Dickey v. Advanced Micro Devices, Inc.

Filing 96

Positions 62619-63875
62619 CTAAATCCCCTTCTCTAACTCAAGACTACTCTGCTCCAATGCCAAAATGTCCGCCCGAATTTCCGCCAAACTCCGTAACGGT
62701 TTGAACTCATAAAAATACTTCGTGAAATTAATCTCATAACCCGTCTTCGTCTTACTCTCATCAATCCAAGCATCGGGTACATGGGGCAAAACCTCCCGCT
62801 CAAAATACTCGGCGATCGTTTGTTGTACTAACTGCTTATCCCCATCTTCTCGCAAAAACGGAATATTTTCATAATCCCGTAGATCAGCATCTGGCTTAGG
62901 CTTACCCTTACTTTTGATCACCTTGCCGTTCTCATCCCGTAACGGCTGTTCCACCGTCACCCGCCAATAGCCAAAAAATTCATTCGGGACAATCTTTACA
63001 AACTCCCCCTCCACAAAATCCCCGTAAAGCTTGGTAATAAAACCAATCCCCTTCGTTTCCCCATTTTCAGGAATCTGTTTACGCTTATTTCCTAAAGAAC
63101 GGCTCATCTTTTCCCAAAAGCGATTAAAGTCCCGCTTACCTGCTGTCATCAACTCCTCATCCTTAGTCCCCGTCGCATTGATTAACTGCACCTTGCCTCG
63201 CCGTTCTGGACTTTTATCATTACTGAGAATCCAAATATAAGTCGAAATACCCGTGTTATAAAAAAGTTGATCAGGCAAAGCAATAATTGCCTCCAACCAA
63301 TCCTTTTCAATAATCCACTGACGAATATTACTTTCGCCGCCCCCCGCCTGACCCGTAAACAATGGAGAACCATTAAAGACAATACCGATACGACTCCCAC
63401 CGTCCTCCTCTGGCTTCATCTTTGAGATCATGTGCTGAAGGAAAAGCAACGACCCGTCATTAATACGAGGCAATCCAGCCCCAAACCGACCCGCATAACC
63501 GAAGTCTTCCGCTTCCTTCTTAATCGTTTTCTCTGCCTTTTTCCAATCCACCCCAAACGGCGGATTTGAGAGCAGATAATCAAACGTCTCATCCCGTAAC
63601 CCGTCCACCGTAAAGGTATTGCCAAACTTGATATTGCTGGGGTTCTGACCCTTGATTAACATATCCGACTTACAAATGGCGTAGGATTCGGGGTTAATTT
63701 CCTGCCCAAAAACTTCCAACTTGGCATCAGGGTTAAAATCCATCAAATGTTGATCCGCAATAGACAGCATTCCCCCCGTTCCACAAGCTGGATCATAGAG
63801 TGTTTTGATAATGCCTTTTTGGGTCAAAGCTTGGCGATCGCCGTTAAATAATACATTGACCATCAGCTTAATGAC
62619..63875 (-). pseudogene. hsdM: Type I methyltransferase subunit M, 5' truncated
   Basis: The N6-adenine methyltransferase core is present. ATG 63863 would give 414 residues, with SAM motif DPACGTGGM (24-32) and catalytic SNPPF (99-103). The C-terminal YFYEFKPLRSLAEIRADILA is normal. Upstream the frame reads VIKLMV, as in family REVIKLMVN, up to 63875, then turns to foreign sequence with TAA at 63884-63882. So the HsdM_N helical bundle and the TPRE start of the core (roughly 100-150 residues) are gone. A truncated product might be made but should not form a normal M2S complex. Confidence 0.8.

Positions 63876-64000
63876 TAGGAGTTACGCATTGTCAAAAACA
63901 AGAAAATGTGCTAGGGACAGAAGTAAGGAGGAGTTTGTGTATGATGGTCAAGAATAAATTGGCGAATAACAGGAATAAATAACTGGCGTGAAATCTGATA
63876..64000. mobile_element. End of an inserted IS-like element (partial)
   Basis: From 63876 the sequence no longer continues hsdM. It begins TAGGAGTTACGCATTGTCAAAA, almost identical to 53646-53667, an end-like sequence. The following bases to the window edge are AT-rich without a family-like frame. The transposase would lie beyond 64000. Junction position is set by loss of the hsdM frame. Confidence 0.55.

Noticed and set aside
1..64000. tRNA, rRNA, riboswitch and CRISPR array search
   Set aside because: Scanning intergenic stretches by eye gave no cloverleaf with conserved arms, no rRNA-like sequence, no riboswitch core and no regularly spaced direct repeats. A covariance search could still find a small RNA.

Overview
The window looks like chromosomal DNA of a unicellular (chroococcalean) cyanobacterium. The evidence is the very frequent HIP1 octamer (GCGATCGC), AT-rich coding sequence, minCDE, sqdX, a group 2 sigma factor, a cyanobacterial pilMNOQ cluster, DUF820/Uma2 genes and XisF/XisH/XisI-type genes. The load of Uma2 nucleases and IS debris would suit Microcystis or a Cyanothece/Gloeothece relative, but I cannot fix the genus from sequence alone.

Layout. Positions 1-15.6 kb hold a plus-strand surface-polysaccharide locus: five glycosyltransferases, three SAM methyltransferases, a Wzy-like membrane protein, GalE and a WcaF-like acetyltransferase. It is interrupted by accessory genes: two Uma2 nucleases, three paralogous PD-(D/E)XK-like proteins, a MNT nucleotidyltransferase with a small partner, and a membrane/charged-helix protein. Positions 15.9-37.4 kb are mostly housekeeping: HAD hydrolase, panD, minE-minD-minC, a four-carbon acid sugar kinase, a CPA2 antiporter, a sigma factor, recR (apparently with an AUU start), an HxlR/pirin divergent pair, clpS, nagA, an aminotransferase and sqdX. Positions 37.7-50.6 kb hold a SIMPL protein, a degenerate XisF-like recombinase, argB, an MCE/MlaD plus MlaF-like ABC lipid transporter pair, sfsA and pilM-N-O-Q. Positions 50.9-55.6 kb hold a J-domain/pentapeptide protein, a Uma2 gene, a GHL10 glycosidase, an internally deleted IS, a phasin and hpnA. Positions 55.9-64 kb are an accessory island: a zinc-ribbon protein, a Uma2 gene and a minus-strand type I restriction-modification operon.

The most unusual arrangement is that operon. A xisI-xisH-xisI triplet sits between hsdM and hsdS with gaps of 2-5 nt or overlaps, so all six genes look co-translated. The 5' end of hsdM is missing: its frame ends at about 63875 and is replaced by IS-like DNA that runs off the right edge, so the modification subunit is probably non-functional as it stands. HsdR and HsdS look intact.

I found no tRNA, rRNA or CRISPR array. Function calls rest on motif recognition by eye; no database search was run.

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1 2 3 4 UNITED STATES DISTRICT COURT 5 NORTHERN DISTRICT OF CALIFORNIA 6 7 TONY DICKEY, et al., Plaintiffs, 8 v. 9 ADVANCED MICRO DEVICES, INC., 11 United States District Court Northern District of California 10 Defendant. Case No. 15-cv-04922-HSG ORDER GRANTING IN PART AND DENYING IN PART DEFENDANT’S MOTION TO DISMISS AND DENYING PLAINTIFFS’ MOTION TO STRIKE Re: Dkt. No. 78, 85 12 13 Pending before the Court are two motions. Defendant Advanced Micro Devices, Inc. 14 moves to dismiss Plaintiffs Tony Dickey and Paul Parmer’s second amended complaint for failure 15 to state a claim. Dkt. No. 78 (“Mot. to Dismiss SAC”). Plaintiffs also move to strike a portion of 16 Defendant’s reply brief that it filed in support of the motion to dismiss. Dkt. No. 85. For the 17 reasons articulated below, the Court GRANTS IN PART and DENIES IN PART Defendant’s 18 motion to dismiss and DENIES Plaintiffs’ motion to strike. 19 20 I. BACKGROUND Following the Court’s previous order granting Defendants’ motion to dismiss, Plaintiffs 21 filed a second amended class action complaint on January 6, 2017, alleging that Defendant 22 misrepresented the number of core processors in its “Bulldozer” line of central processing units 23 (“CPUs”). Dkt. No. 76 (“SAC”). On the basis of this alleged misrepresentation, Plaintiffs bring 24 six causes of action against Defendant: (1) California Consumer Legal Remedies Act (“CLRA”), 25 Cal. Civ. Code §§ 1750 et seq.; (2) California Unfair Competition Law (“UCL”), Cal. Bus. & 26 Profs. Code §§ 17200 et seq.; (3) California False Advertising Law (“FAL”), Cal. Bus. & Profs. 27 Code §§ 17500 et seq.; (4) fraud in the inducement; (5) breach of express warranty; and 28 (6) negligent misrepresentation. Id. Plaintiffs argue in their complaint that Defendant’s Bulldozer products do not contain eight 1 2 “cores” as advertised. Id. ¶ 8. According to Plaintiffs, a “core” is able to operate (e.g., perform 3 calculations and execute instructions) independently from other cores positioned on a chip, which 4 leads, in turn, to improved performance. Id. ¶¶ 23–24. The Bulldozer CPUs, however, contain 5 eight “sub-processors” that share resources instead. Id. ¶ 38. Shared resources inhibit chips from 6 “operat[ing] and simultaneously multitask[ing],” which results in bottlenecks during data 7 processing. Id. ¶¶ 38, 41. Because the Bulldozer CPUs share resources between two “cores,” they 8 functionally only have four — rather than eight — cores. Id. ¶¶ 38–43. Therefore, Plaintiffs 9 claim the products that they purchased are inferior to the products that Defendant advertised. Id. 10 United States District Court Northern District of California 11 ¶ 39. Both named Plaintiffs specify the representations upon which they relied. Plaintiff Tony 12 Dickey alleges that he visited Defendant’s website at AMD.com on March 10, 2015, where he saw 13 materials indicating that AMD’s FX-9590 Bulldozer chip was “the first native 8-core desktop 14 processor” and had “8 cores.” SAC ¶¶ 50, 52. Plaintiff Dickey alleges that he then went to online 15 retailer Newegg.com and purchased two FX-9590 Bulldozer processors for $299.99. Id. ¶¶ 51–52. 16 Plaintiff Dickey also alleges that the Newegg.com website contained additional representations 17 created by AMD indicating the FX-9590 Bulldozer was the “first native 8-core desktop processor” 18 and “the industry’s first and only native 8-core desktop processor for unmatched multitasking and 19 pure core performance with ‘Bulldozer’ architecture.” Id. ¶ 51. Plaintiff Dickey further alleges 20 that the packaging for the FX-9590 processors indicated that the CPU was an “8-core” processor. 21 Id. ¶ 52. 22 Plaintiff Paul Parmer similarly alleges that he visited Defendant’s website at AMD.com 23 and saw materials indicating that the FX-8350 Black Edition 8-Core Bulldozer chip was “the first 24 native 8-core desktop processor” and “the industry’s only native 8-core desktop processor for 25 unmatched multitasking and pure core performance with ‘Bulldozer’ architecture.” Id. ¶ 60. 26 Relying on these representations, Plaintiff Parmer purchased the FX-8350 Black Edition 8-Core 27 Bulldozer processor online in June 2005 at Amazon.com for $189.99. Id. ¶¶ 58, 62. 28 Both Plaintiffs allege that they relied on Defendant’s advertisements as well as their “own 2 1 understanding of the term ‘core’” in “believ[ing] that the . . . 8-Core Bulldozer processor would 2 contain 8 cores, such that each ‘core’ would be independent from all others (i.e., it would not share 3 resources with the other cores) and would be capable of performing independent calculations at 4 full speed.” Id. ¶¶ 54, 62. Plaintiffs allege that Defendant’s representations regarding the number 5 of cores on each Bulldozer chip were false. Id. ¶¶ 38–43. In their claims against the Defendant, 6 Plaintiffs seek both monetary and injunctive relief. Id. ¶¶ 56–65, 72. 7 II. Under Federal Rule of Civil Procedure 12(b)(6), a defendant may move to dismiss a 8 9 LEGAL STANDARD complaint for failing to state a claim upon which relief can be granted. Fed. R. Civ. P. 12(b)(6). To survive a motion to dismiss, a plaintiff must demonstrate “enough facts to state a claim to relief 11 United States District Court Northern District of California 10 that is plausible on its face.” Bell Atl. Corp. v. Twombly, 550 U.S. 544, 570 (2007). A plaintiff 12 must provide more than conclusory statements or “a formulaic recitation of the elements of a 13 cause of action” for the court to find a facially plausible claim. Id. at 555. Rather, the complaint 14 must present facts which allow “the reasonable inference” of a defendant’s liability for the alleged 15 misconduct. Ashcroft v. Iqbal, 556 U.S. 662, 678 (2009). In reviewing a motion to dismiss, the 16 court construes factual inferences in a light most favorable to the non-moving party. Manzarek v. 17 St. Paul Fire & Marine Ins. Co., 519 F.3d 1025, 1031 (9th Cir. 2008). Federal Rule of Civil Procedure 8(a) requires that a complaint contain “a short and plain 18 19 statement of the claim showing that the pleader is entitled to relief[.]” Fed. R. Civ. P. 8(a). Rule 20 9(b) imposes a heightened pleading standard for claims that “sound in fraud.” Fed. R. Civ. P. 9(b) 21 (“In alleging fraud or mistake, a party must state with particularity the circumstances constituting 22 fraud or mistake.”). A plaintiff must identify “the who, what, when, where, and how” of the 23 alleged conduct, so as to provide defendants with sufficient information to defend against the 24 charge. Cooper v. Pickett, 137 F.3d 616, 627 (9th Cir. 1997). 25 III. ANALYSIS 26 A. 27 Defendant argues that Plaintiffs’ Second Amended Complaint should be dismissed for 28 Motion to Dismiss failure to state a claim. Although Defendant divides its arguments into fraud-based and non-fraud 3 1 based claims, its overarching point is the same for all six claims: Plaintiffs have failed to plead 2 sufficient facts to support their expectation that Defendant’s Bulldozer multi-core processors 3 would contain eight independent cores. Mot. to Dismiss SAC at 12–15. Defendant further argues 4 that Plaintiffs’ request for injunctive relief should be dismissed for lack of standing. Id. at 16. 5 i. 6 7 Misrepresentation Claims a. Basis for Plaintiffs’ Expectations Defendant first argues that the Court should dismiss Plaintiffs’ claims because Plaintiffs do not plead facts to support their expectation that a “core” will not share resources. Id. at 12–14. 9 Defendant maintains that Plaintiffs have failed to state sufficient facts to support the existence of 10 an accepted and well-established industry standard definition of the term “core” on which to base 11 United States District Court Northern District of California 8 their expectations. However, this misstates Plaintiffs’ amended complaint. See SAC at ¶ 29. 12 Plaintiffs’ expectations that a core would operate independently, without shared resources, was not 13 based on an industry standard. Id. Rather, Plaintiffs allege that their expectations are based on 14 Defendant’s advertisements for their “8-core” product and their own understanding of the term 15 “core.” Id. 16 Contrary to Defendant’s urging, more detail about the basis for Plaintiffs’ understanding is 17 not needed to survive the motion to dismiss, even under Rule 9(b)’s heightened pleading standard. 18 See, e.g., Vess v. Ciba-Geigy Corp. USA, 317 F.3d 1097, 1106 (9th Cir. 2003) (“The plaintiff must 19 set forth what is false or misleading about a statement, and why it is false.”). Indeed the Court has 20 already rejected a similar argument. In its previous order granting the Defendant’s motion to 21 dismiss, the Court explained that it “is not convinced that [Plaintiffs] were required to identify a 22 particular statement by AMD or anyone else representing AMD’s cores as completely independent 23 so long as plaintiffs alleged a particular, plausible understanding of the term ‘core’ as independent 24 such that AMD’s use of the term would be misleading.” Dkt. No. 71 at 13. Plaintiffs have done 25 so here. See, e.g., SAC ¶¶ 54, 62. 26 27 28 b. Reasonable Consumer Test To the extent that Defendant also argues that Plaintiffs’ understanding is unreasonable, the Court is not persuaded. To prevail on their claims, Plaintiffs must establish that Defendant’s 4 1 representations are likely to deceive a reasonable consumer. Williams v. Gerber Prod. Co., 552 2 F.3d 934, 938 (9th Cir. 2008). The reasonable consumer test assesses not whether it is possible 3 that an advertisement will deceive consumers, but rather whether “it is probable that a significant 4 portion of the general consuming public or of targeted consumers, acting reasonably in the 5 circumstances could be misled.” Lavie v. Procter & Gamble Co., 105 Cal. App. 4th 496, 508 6 (2003). Whether a misrepresentation would mislead a reasonable consumer is generally a question 7 of fact not suited for resolution on a motion to dismiss. Williams, 552 F.3d at 939. Only in rare 8 cases have courts concluded that consumers’ stated expectations were unreasonable as a matter of 9 law. See, e.g., Werbel ex rel. v. Pepsico, Inc., No. C 09–04456 SBA, 2010 WL 2673860, at *3 (N.D. Cal. July 2, 2010); McKinnis, et al. v. Kellogg USA, No. CV 07-2611 ABC, 2007 WL 11 United States District Court Northern District of California 10 4766060, at *5 (Sept. 19, 2007). 12 In Werbel, for example, the court granted a motion to dismiss where the plaintiffs alleged 13 that they were misled into believing that “Cap’n Crunch’s Crunch Berries” cereal derived some of 14 its nutritional value from real fruit. The court held that no reasonable consumer could believe that 15 “cereal balls with a rough, textured surface in hues of deep purple, teal, chartreuse green and 16 bright red” derived nutrition from real fruit. Werbel, 2010 WL 2673860, at *3. The court further 17 noted that the packaging clearly states the product is “SWEETENED CORN & OAT CEREAL.” 18 Id.; see also McKinnis, et al. v. Kellogg USA, No. CV 07-2611 ABC, 2007 WL 4766060, at *4–*5 19 (N.D. Cal. Sept. 19, 2007) (concluding that no reasonable consumer would believe from 20 defendant’s brand name “Froot Loops,” the bright colors and ring-shape of the cereal, or the 21 banner on the box stating “natural fruit flavors,” that the product contained natural fruit). 22 Here, in contrast, the Plaintiffs allege that the statements (1) “8-core”; (2) “first native 8- 23 core desktop processor”; and (3) “the industry’s only native 8-core desktop processor for 24 unmatched multitasking and pure core performance with ‘Bulldozer’ architecture” led the 25 Plaintiffs to believe that each core in Defendant’s 8-Core Bulldozer chips would be fully 26 independent, without sharing resources, and capable of performing tasks simultaneously. SAC 27 ¶ 38. Defendants have not explained why Plaintiffs’ understanding is unreasonable as a matter of 28 law. Viewing the facts in the light most favorable to Plaintiffs, Manzarek, 519 F.3d at 1031, the 5 1 Court is unable to find as a matter of law that no reasonable consumer of Defendant’s product 2 would interpret Defendant’s advertisements to mean that the “cores” would each operate 3 independently. See Williams, 552 F.3d at 939 (reversing district court decision granting motion to 4 dismiss because representations on product packaging could mislead a reasonable consumer). 5 ii. Injunctive Relief 6 Defendant finally argues that the Court should dismiss Plaintiffs’ request for injunctive 7 relief because Plaintiffs lack standing to seek such relief. Mot. to Dismiss SAC at 16. To have 8 standing to seek injunctive relief, a plaintiff must “demonstrate a ‘real and immediate threat of 9 repeated injury’ in the future.” Chapman v. Pier 1 Imports (U.S.) Inc., 631 F.3d 939, 946 (9th Cir. 2011) (quoting Fortyune v. Am. Multi-Cinema, Inc., 364 F.3d 1075, 1081 (9th Cir. 2004)). 11 United States District Court Northern District of California 10 Classwide injunctive relief is not available “[u]nless the named plaintiffs are themselves entitled to 12 seek injunctive relief.” Hodger-Durgin v. de la Vina, 199 F.3d 1037, 1045 (9th Cir. 1999). The 13 majority of district courts hold that in false advertising cases, plaintiffs have no standing to seek 14 prospective injunctive relief if they do not intend to purchase the product again in the future. 15 Davidson v. Kimberly-Clark Corp., 76 F. Supp. 3d 964, 970 (N.D. Cal. 2014). The Court agrees 16 with this analysis. See, e.g., Gershman v. Bayer HealthCare LLC, No. 14-CV-05332-HSG, 2015 17 WL 2170214, at *8 (N.D. Cal. May 8, 2015) (analyzing standing in false advertising case). 18 Plaintiffs contend that they “are likely to consider purchasing” Defendant’s products again 19 because Defendant is one of only two major companies that sell such processors. SAC ¶¶ 57, 65. 20 However, Plaintiffs also inconsistently state that had they known Bulldozer processors share 21 resources, they would not have purchased or would have paid less for them. Id. ¶¶ 55, 63. 22 Regardless, it is implausible that Plaintiffs risk being harmed by the same product again now that 23 they are aware of how it works. During the hearing, held on March 17, 2017, Plaintiffs indicated 24 that they simply wish to preserve this argument for appeal. The Court finds that the Plaintiffs 25 have not alleged a real threat of future injury and therefore do not have standing to seek injunctive 26 relief. 27 B. 28 Defendant has filed a request for judicial notice of certain evidence in support of its Motion to Strike 6 1 Motion to Dismiss. See Dkt. No. 79. Because the Court does not rely upon any of the proffered 2 documents in its analysis, the Court DENIES as moot the request for judicial notice. Accordingly, 3 Plaintiffs’ motion to strike is also moot. See Dkt. No. 85. 4 IV. 5 CONCLUSION The Court GRANTS Defendant’s motion to dismiss Plaintiffs’ claims for injunctive relief 6 for lack of standing. The Court otherwise DENIES the motion. The Court also DENIES 7 Plaintiffs’ motion to strike as moot. Defendant shall have 21 days from the date of this Order to 8 respond to the complaint. The Court further sets a Case Management Conference for August 1, 9 2017, at 2:00 p.m. in Courtroom 2, 4th Floor, Oakland, CA. 10 United States District Court Northern District of California 11 12 13 IT IS SO ORDERED. Dated: 6/14/2017 ______________________________________ HAYWOOD S. GILLIAM, JR. United States District Judge 14 15 16 17 18 19 20 21 22 23 24 25 26 27 28 7